In street protests, statements, sermons and webinars, US Muslims have rallied against racism and discussed reforms.
The UN’s top human rights body agreed to a request by African countries to urgently debate racism and police brutality on Wednesday following unrest in the US and beyond over George Floyd’s death.
Floyd, a Black man, died on May 25 after a policeman knelt on his neck for nearly nine minutes. His death sparked calls across the US for policing reforms and triggered global protests.
Here are the latest updates:
At least three police officers from New York fell ill and were hospitalised after dining at a popular restaurant chain in Lower Manhattan, according to a news report.
The three officers reportedly found substance, “believed to be some sort of cleaning solution or disinfectant” mixed in their milkshake drink, NBC News reported.
“When New York City police officers cannot even take (a) meal without coming under attack, it is clear the environment in which we work has deteriorated to a critical level,” a statement from a police union said.
An Aboriginal man, whose violent arrest by South Australian Police was caught on video, has been released from custody with all charges dropped, reports said, as police launched an investigation on the incident.
Henry Noel, 28, has been released from the Port Adelaide Police Station after a social media video appeared to show an officer striking him several times during an arrest on Monday night.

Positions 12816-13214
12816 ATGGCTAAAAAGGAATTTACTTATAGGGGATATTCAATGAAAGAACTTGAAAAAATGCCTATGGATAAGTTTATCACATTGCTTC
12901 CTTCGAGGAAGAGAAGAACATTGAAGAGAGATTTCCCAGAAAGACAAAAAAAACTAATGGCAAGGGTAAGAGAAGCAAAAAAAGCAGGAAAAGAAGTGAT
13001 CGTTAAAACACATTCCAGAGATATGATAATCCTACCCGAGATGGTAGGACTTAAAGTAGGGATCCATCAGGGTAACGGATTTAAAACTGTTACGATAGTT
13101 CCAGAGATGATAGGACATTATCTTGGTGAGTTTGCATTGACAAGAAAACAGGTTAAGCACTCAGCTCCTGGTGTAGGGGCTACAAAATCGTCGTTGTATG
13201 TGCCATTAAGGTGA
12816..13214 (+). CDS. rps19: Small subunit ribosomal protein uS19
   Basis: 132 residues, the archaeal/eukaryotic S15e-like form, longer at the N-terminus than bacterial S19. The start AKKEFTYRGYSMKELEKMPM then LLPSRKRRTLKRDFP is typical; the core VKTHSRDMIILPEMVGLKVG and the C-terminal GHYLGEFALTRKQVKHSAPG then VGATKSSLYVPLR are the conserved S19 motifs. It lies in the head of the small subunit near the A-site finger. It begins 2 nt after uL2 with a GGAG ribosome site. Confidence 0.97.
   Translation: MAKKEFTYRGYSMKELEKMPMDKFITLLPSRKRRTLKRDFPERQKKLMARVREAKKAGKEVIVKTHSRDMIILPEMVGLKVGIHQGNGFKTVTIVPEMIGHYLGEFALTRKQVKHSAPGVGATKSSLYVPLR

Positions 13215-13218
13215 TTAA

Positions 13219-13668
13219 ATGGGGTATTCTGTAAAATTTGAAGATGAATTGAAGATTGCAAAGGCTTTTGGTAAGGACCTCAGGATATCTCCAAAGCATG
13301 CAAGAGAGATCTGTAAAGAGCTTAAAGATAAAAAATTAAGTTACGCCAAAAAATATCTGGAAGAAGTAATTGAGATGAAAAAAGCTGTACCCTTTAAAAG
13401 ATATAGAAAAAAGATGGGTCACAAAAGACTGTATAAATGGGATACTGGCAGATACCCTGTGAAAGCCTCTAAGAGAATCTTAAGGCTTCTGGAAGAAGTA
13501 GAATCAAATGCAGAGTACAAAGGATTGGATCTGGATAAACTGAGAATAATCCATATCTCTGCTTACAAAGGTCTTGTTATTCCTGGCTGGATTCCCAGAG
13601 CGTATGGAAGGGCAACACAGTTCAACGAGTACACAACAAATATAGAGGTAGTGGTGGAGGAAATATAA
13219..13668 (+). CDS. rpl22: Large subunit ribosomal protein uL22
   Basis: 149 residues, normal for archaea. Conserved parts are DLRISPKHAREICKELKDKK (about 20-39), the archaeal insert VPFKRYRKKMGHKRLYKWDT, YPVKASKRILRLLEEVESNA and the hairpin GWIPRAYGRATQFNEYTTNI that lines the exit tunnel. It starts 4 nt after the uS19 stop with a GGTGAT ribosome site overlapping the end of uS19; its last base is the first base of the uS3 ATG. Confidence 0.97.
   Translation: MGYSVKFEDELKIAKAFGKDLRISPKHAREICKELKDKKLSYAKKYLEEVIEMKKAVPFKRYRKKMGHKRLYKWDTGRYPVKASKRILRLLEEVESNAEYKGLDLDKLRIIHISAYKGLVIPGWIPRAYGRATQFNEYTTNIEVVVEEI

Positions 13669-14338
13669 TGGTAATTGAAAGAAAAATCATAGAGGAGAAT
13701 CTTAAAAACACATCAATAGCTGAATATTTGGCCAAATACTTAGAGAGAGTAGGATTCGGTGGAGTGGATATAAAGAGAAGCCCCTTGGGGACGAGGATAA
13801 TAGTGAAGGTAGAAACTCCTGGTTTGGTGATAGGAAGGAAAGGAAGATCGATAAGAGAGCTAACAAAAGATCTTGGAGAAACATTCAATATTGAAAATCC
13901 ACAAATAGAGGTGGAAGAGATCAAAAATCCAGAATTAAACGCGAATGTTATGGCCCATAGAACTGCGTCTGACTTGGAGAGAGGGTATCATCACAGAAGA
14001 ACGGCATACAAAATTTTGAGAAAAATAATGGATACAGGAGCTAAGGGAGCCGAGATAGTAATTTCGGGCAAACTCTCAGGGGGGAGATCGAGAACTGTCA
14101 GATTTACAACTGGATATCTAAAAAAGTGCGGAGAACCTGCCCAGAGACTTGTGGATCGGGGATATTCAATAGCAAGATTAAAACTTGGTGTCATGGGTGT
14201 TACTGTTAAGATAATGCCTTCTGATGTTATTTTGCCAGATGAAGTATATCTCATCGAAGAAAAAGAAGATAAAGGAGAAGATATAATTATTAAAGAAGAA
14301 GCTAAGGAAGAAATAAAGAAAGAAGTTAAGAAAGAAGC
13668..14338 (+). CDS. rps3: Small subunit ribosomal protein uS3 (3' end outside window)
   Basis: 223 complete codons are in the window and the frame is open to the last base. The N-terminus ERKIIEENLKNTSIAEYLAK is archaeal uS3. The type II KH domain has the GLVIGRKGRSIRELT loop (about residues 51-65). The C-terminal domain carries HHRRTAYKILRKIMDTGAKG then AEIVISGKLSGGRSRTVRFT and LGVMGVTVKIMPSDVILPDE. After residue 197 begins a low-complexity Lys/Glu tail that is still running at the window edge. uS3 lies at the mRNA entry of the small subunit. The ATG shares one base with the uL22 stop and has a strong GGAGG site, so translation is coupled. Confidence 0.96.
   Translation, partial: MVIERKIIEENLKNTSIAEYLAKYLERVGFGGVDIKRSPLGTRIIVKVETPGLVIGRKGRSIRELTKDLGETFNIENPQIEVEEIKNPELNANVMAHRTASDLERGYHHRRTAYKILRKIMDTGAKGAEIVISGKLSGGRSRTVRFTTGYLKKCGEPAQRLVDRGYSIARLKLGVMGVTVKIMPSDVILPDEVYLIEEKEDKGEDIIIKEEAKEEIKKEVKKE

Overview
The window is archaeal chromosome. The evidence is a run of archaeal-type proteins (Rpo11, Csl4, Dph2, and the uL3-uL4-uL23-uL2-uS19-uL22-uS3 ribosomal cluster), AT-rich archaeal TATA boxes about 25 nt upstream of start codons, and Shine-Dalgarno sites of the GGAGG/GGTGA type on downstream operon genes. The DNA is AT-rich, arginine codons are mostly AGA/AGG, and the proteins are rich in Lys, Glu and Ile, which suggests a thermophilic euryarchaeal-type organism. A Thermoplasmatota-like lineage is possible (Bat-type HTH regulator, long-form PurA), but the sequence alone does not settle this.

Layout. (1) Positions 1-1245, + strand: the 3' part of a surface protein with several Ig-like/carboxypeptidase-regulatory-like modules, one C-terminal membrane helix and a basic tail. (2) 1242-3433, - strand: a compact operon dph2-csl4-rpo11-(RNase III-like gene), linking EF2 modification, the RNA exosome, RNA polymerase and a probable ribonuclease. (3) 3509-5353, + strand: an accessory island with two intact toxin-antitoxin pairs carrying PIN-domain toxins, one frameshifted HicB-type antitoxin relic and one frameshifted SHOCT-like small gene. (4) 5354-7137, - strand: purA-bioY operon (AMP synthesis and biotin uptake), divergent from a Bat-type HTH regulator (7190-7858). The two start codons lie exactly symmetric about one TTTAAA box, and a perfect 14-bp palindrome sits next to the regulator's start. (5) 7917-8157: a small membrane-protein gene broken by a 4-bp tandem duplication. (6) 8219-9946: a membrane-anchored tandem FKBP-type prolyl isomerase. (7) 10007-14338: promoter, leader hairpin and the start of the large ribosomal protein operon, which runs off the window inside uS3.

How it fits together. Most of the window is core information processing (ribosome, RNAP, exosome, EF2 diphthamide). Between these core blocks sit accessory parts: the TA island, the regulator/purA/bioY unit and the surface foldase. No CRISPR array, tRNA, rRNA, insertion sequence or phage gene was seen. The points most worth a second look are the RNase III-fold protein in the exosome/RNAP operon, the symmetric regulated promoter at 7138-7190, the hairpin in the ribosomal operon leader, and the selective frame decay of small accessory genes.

A person familiar with the case told NITV that Noel had “really bad injuries to his face, his arms, his legs”.
#Breaking – South Australian police launch investigation following a social media video appearing to show an officer striking an Aboriginal man several times during an arrest last night @SBSNews pic.twitter.com/PlLxIwt4Tb
— Jarni Blakkarly (@JarniBlakkarly) June 16, 2020
A senior administration official says an executive order that President Donald Trump is expected to sign on Tuesday would set up a database for tracking police officers who have complaints about excessive use of force in their records.
The official says the administration wants to keep such officers from moving between police departments.
The president’s executive order comes as lawmakers work quickly in response to outrage over the death of George Floyd. Senate Republicans are also poised to unveil an extensive package of policing changes.
New York City’s police department is disbanding the type of plain-clothes anti-crime units that were involved in the 2014 death of Eric Garner and have long been criticised for aggressive tactics, Commissioner Dermot Shea announced.
The units, which focused primarily on seizing illegal guns, were responsible for a disproportionate number of shootings and complaints, Shea told reporters after meeting with top deputies to discuss the move. About 600 officers working in the unit will be given new assignments.
Garner died when an officer enforcing a ban on the sale of loose cigarettes used a chokehold to wrestle him to the ground.
The Seattle City Council has voted unanimously to bar police from using tear gas, pepper spray and several other crowd-control devices after officers repeatedly used them on mostly peaceful demonstrators protesting racism and police brutality.
The 9-0 vote came amid frustration with the Seattle Police Department, which used tear gas to disperse protesters in the city’s densest neighbourhood, Capitol Hill, just days after Mayor Jenny Durkan and Chief Carmen Best promised not to.